Soaring US car prices open door to cheap Chinese imports

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We have never seen new car prices climb as fast as they have over the past year. It’s leaving the door wide open for someone to rush in and claim the bottom of the market. And that “someone” could be the dozens and dozens of Chinese automakers looking for new markets to offload their excess manufacturing capacity.

I used to think that the 27.5% US import tariff on cars made in China would protect the domestic market from such imports. Not anymore, I don’t. More on that in a minute.

New car prices in the United States soared more than $6,000 last year to an average of $47,000, according to Kelley Blue Book. This is the fastest increase we have ever seen. Tight inventories caused by a shortage of chips, coupled with strong consumer demand, are behind the price spike. But in this case, knowing the cause does not solve the problem.

Historically, it took about 24 weeks of income for an average American household to buy a new car. Currently, the average household income is around $67,000. Thus, the average household would need to purchase a $31,000 vehicle. Instead, most consumers are paying higher prices for the cars they want and taking longer to pay off their loans. Have you ever wondered why 72 month or even 84 month auto loans are becoming more common? Or that the average car is 12 years old? This is your answer.

Due to rising car prices, fewer Americans can afford to buy a new car. Over the past 20 years, the automotive industry has pushed approximately 5 million households from the new car market to the used car market. And now, with very strong demand for used cars, prices are rising as fast as for new cars. Last year, used car prices jumped $6,000 to average around $28,000. And that’s too much for a lot of people.

Meanwhile, the Chinese auto market is saturated with too many automakers making too many cars. Some estimates place the level of overcapacity in China at 20 million units. In response, China is rapidly increasing its auto exports to absorb this excess capacity.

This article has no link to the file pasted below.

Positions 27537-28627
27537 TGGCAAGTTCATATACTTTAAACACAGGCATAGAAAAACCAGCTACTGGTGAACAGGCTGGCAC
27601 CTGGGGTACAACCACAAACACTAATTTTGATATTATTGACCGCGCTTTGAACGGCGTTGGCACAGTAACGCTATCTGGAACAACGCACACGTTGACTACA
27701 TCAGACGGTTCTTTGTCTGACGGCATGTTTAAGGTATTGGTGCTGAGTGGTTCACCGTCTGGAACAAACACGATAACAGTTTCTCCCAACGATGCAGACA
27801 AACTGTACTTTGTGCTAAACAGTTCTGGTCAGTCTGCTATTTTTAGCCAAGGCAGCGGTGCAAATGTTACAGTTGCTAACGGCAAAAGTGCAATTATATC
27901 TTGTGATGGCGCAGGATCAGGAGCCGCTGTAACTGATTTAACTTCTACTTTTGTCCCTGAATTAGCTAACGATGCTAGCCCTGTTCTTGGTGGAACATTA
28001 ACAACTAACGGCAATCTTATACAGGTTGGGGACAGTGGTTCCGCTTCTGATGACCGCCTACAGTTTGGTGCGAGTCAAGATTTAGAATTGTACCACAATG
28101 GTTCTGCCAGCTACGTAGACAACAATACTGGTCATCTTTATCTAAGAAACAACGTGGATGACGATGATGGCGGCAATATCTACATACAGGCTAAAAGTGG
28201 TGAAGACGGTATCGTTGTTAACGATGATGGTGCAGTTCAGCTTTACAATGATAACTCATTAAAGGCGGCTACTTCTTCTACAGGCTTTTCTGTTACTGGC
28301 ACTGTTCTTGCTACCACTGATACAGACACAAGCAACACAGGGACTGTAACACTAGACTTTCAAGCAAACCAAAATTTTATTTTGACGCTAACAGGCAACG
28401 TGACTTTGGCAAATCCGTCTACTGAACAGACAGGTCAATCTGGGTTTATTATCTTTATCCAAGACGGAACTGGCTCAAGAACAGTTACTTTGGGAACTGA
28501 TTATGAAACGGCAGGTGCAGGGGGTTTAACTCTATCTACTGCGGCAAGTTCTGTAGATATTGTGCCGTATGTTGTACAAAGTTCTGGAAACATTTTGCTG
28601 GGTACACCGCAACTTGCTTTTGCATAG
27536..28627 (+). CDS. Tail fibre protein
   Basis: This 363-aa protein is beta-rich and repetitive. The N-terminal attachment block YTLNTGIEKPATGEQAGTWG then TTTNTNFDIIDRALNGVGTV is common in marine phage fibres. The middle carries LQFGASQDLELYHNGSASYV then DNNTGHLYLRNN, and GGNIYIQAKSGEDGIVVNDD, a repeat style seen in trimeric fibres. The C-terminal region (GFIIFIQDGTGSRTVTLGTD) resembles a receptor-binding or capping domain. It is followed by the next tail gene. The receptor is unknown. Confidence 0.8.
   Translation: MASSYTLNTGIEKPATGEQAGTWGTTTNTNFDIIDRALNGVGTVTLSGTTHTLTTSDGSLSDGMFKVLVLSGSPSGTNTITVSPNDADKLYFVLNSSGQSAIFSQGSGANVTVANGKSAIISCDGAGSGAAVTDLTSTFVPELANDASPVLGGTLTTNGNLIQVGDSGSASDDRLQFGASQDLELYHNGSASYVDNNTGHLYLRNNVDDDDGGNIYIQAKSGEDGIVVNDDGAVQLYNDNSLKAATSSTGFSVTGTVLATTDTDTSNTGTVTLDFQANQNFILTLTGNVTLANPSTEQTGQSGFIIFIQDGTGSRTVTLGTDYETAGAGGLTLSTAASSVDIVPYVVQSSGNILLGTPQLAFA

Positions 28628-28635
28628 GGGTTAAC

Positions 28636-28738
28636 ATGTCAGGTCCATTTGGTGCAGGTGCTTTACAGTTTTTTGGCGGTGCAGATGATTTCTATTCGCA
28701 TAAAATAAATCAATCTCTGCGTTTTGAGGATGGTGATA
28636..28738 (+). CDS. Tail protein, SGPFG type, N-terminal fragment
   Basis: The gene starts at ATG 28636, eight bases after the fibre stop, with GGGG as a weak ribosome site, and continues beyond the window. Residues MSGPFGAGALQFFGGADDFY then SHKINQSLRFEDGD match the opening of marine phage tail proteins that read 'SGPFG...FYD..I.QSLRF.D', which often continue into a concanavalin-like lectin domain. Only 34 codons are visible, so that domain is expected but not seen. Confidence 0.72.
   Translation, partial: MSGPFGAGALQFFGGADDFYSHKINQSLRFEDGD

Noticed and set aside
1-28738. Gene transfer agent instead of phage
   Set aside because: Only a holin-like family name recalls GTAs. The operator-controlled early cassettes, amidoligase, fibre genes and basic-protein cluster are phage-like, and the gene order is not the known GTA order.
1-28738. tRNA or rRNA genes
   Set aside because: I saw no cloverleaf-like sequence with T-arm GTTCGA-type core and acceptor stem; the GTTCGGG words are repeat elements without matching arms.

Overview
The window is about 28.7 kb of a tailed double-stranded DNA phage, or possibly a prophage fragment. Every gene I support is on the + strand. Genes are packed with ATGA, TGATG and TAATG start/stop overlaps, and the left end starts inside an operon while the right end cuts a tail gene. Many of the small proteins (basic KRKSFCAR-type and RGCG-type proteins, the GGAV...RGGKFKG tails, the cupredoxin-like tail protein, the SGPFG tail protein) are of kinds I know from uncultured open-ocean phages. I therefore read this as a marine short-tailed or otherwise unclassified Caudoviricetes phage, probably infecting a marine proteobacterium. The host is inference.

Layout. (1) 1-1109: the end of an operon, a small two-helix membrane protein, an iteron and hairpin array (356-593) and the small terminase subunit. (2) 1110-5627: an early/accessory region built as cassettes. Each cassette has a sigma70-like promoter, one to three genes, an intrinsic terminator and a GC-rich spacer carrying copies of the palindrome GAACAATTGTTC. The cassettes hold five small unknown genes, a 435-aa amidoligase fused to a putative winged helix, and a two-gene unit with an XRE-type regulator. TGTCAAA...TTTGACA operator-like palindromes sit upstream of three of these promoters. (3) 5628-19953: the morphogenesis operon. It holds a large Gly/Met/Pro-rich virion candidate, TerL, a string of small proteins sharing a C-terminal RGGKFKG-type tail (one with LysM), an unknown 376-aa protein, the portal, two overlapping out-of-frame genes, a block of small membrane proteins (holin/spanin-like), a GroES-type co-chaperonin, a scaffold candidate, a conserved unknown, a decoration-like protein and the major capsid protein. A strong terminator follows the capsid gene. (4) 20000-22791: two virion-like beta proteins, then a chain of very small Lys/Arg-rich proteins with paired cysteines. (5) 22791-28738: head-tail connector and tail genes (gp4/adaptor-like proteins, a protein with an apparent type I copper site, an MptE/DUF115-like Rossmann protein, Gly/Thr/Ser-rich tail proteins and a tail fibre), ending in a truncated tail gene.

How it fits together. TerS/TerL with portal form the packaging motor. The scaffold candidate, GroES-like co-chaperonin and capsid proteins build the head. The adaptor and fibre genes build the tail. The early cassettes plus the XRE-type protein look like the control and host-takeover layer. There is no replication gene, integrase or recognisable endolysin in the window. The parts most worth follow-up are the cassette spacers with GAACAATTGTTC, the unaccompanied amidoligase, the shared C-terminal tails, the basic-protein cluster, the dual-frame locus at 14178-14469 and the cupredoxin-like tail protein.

Last year, China exported 2 million vehicles, double what it did in 2020. These cars have been well received in markets such as South America, Africa and India. South East Asia. And you have to believe that, at least for some of them, the US market is next on their list.

You can buy a decent car in China for just around $14,000. This is the retail price. So even with the 27.5% US import duty applied, a Chinese car could be shipped to America and sold for less than $18,000. That’s $10,000 cheaper than an average used car. They may not appeal to everyone, but new and inexpensive cars will certainly find customers.

In the late 1960s and early 1970s, low-cost Japanese small cars gained a foothold in the American market. Detroit ignored them because they collectively held less than 5% market share and didn’t seem to pose a threat to big, powerful American cars.

General Motors, Ford and Chrysler knew their customers didn’t want these kinds of cars, and they were right. But there were other customers who did. And as a new generation (baby boomers) entered the market, Japanese automakers profited from this demographic boom for decades. In fact, they still use it. Last year, Toyota sold more cars in the United States than any other automaker.

So, could Haval, Great Wall or Chery become major players in the United States? I know it sounds absurd, but if someone had told me 40 years ago that Toyota would one day outsell GM in the US market, I would have told them they were crazy.

But it happened, and it all started when the big automakers ignored the bottom of the market.

John McElroy (photo above, left) is editorial director of Blue Sky Productions and producer of “Autoline Detroit” for WTVS-Channel 56, Detroit.